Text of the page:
|Baltic states||2,179||2,623||3,713||6,393||5,663 (2000–2008)|
|Armenians in the Baltic states|
|Regions with significant populations|
|Riga, Tallinn, Vilnius, other larger cities|
|Armenian, Russian, Baltic languages|
|Armenian Apostolic Church|
|Related ethnic groups|
|Armenians in Belarus|
According to the year 2000 census, there were 1,444 Armenians living in Estonia. According to the 2011 census, the number of Armenians had decreased slightly to 1,042. In 1989 (according to Soviet 1989 census) the number was 1,669. The majority of Armenians live in Tallinn: 58% in the year 2000.
With the affirmation of Estonia's independence from the Soviet Union in 1991, Soviet-era immigrants and their Estonian-born children were not granted citizenship automatically.
In 1887 had established Latvian Armenian Society. One Armenian was reported in the Jäger Report as murdered by Einsatzgruppe A in Daugavpils in 1941. In 1990, in the center of Riga had been set a khachkar. In 1991, the first issue of the newspaper "Ararat". In 2001, Armenian community of Riga had established. In 2002, the publishing of the newspaper “Ararat” had resumed.
According to the last Lithuanian census of 2011 there were 1,233 Armenians in Lithuania. Armenian organizations put the number around 2,500. According to Soviet 1989 census there are 1,655 Armenians in Lithuania. The Armenians live mainly in Vilnius. The settlement of Armenians in Lithuania, in the distant past of the Polish-Lithuanian Commonwealth was of an episodic nature and was due mainly to the needs of trade, although from the historical sources it is known, that Armenian school was established in 16th century Vilnius, Armenian guild in the 16th to 18th centuries Vilnius. One of the most prominent painter of the 19th century in Lithuania was Jan Rustem (Armenian: Յան Ռուստամ). The history of most of the Armenian community now living in Lithuania mainly occurs in the 20th century.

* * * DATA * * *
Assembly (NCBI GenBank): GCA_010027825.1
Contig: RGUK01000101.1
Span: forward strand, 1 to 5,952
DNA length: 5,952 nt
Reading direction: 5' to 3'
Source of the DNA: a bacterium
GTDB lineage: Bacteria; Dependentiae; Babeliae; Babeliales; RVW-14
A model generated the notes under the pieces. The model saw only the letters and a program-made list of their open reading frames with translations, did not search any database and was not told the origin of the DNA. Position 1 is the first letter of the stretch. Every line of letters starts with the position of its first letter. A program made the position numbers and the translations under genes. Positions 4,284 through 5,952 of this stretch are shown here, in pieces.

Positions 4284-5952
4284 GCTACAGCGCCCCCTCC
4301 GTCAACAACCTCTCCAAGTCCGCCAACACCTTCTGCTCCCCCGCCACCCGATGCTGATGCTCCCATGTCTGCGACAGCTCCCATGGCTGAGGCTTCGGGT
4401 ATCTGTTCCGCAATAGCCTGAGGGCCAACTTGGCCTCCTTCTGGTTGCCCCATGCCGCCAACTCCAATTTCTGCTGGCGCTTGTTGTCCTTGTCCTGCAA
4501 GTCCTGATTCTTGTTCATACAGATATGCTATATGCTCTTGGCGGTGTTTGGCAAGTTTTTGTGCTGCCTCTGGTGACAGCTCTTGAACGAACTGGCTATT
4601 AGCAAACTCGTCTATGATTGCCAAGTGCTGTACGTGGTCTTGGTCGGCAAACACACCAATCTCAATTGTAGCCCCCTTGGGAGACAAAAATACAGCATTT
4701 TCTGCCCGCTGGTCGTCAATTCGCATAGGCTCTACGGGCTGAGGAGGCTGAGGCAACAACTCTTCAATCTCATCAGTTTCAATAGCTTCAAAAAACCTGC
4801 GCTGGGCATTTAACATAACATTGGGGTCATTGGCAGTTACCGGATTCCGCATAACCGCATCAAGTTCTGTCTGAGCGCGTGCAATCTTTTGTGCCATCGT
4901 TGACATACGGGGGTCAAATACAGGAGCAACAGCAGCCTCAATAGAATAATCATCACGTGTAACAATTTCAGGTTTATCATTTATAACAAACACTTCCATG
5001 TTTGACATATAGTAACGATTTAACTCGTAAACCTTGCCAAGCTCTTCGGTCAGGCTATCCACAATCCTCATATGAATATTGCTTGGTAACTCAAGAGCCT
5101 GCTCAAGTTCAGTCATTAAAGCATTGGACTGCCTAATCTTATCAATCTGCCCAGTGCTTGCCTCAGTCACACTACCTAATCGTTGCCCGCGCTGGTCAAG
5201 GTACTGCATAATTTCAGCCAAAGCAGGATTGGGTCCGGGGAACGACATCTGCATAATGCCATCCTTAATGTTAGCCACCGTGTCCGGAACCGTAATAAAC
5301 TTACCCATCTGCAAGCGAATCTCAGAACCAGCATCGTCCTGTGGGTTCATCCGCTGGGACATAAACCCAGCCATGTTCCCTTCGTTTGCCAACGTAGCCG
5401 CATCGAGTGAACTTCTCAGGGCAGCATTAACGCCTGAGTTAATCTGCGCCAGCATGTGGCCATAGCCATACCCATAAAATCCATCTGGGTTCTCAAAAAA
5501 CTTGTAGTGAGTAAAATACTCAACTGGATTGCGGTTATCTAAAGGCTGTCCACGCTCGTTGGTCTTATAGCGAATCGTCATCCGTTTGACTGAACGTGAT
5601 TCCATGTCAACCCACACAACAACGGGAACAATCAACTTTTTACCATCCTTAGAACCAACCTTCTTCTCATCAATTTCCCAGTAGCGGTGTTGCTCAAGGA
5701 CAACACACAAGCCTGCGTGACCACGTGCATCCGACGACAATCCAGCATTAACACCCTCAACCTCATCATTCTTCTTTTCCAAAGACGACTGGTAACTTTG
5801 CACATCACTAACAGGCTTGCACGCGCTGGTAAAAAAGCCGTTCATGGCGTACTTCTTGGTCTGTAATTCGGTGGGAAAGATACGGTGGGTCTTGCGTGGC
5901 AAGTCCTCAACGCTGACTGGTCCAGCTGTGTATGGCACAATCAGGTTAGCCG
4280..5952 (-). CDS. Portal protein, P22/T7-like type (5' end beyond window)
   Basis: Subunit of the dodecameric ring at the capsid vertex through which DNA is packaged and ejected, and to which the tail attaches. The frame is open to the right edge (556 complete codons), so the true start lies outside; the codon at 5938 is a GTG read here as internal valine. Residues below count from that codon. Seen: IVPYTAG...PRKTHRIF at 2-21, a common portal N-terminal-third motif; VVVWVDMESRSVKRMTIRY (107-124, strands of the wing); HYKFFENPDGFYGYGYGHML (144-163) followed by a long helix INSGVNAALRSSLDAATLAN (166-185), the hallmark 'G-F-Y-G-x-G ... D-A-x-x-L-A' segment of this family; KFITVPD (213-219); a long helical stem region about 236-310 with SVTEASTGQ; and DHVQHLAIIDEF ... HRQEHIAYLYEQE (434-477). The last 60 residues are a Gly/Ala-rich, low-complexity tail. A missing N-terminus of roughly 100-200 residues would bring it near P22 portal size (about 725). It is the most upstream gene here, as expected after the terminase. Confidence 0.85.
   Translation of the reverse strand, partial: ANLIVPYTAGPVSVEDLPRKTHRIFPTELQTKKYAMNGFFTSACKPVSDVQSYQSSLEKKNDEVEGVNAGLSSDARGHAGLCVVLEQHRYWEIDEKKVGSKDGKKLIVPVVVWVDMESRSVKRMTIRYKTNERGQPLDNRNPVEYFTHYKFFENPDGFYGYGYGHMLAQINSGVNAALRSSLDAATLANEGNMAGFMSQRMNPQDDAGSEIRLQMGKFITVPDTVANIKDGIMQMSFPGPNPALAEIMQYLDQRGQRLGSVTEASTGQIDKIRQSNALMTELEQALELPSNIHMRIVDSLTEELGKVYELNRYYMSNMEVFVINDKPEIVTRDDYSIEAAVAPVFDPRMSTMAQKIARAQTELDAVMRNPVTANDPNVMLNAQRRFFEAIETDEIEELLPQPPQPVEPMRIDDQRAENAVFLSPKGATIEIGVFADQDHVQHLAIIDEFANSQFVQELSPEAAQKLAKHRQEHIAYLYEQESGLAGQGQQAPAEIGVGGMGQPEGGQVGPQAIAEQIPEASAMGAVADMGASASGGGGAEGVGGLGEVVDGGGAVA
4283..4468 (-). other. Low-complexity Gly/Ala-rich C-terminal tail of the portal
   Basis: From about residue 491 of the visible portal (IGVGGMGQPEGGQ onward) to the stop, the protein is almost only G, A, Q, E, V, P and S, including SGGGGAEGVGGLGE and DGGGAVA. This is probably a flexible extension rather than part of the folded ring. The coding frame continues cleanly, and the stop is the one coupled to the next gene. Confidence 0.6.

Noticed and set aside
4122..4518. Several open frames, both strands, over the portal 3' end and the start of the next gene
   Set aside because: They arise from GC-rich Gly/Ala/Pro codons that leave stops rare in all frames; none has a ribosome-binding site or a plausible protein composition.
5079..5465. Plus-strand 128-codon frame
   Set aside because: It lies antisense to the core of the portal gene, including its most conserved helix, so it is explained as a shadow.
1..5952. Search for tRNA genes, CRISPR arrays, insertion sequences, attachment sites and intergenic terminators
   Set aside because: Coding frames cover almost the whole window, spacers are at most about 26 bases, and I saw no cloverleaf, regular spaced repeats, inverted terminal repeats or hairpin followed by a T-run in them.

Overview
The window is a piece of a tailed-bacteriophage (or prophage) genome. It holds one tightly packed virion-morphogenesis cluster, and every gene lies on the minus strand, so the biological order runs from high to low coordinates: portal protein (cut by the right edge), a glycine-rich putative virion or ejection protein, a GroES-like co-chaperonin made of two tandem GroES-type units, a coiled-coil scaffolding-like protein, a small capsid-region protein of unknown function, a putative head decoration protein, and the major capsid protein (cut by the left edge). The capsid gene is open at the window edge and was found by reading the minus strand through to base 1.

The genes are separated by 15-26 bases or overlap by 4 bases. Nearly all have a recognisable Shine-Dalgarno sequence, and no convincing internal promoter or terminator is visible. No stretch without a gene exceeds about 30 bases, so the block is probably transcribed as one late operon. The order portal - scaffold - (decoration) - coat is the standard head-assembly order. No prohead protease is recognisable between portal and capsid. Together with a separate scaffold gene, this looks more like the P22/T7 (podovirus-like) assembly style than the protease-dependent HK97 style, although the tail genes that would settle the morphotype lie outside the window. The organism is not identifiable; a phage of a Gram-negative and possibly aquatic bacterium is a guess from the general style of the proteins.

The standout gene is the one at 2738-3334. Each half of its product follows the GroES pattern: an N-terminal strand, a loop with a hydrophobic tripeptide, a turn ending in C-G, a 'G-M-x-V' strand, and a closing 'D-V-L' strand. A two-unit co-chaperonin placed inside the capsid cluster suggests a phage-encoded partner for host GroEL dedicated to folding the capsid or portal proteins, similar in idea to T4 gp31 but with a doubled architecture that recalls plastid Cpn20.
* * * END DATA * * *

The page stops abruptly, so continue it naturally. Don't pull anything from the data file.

The Armenian diaspora refers to the communities of Armenians outside Armenia and other locations where Armenians are considered an indigenous population. Since antiquity, Armenians have established communities in many regions throughout the world. However, the modern Armenian diaspora was largely formed as a result of the Armenian Genocide of 1915, when the Armenians living in their ancestral homeland in eastern Turkey, known as Western Armenia to Armenians, were systematically exterminated by the Ottoman government.Armenians in Belarus
Armenians in Belarus refers to ethnic Armenians living in Belarus. They numbered 8,512 as of the 2009 census and mainly live in Minsk.Armenians in Russia
Armenians in Russia or Russian Armenians are one of the country's largest ethnic minorities and the largest Armenian diaspora community outside Armenia. The 2010 Russian census recorded 1,182,388 Armenians in the country. Various figures estimate that the ethnic Armenian population in Russia is actually more than 2 million. Armenians populate various regions, including Moscow, Saint Petersburg, Krasnodar Krai in the North Caucasus and as far as Vladivostok in the East.
|Traditional areas of |
|Former Soviet Union|
|Largest ethnic minorities|
|Smaller ethnic minorities|
|Other small ethnic minorities|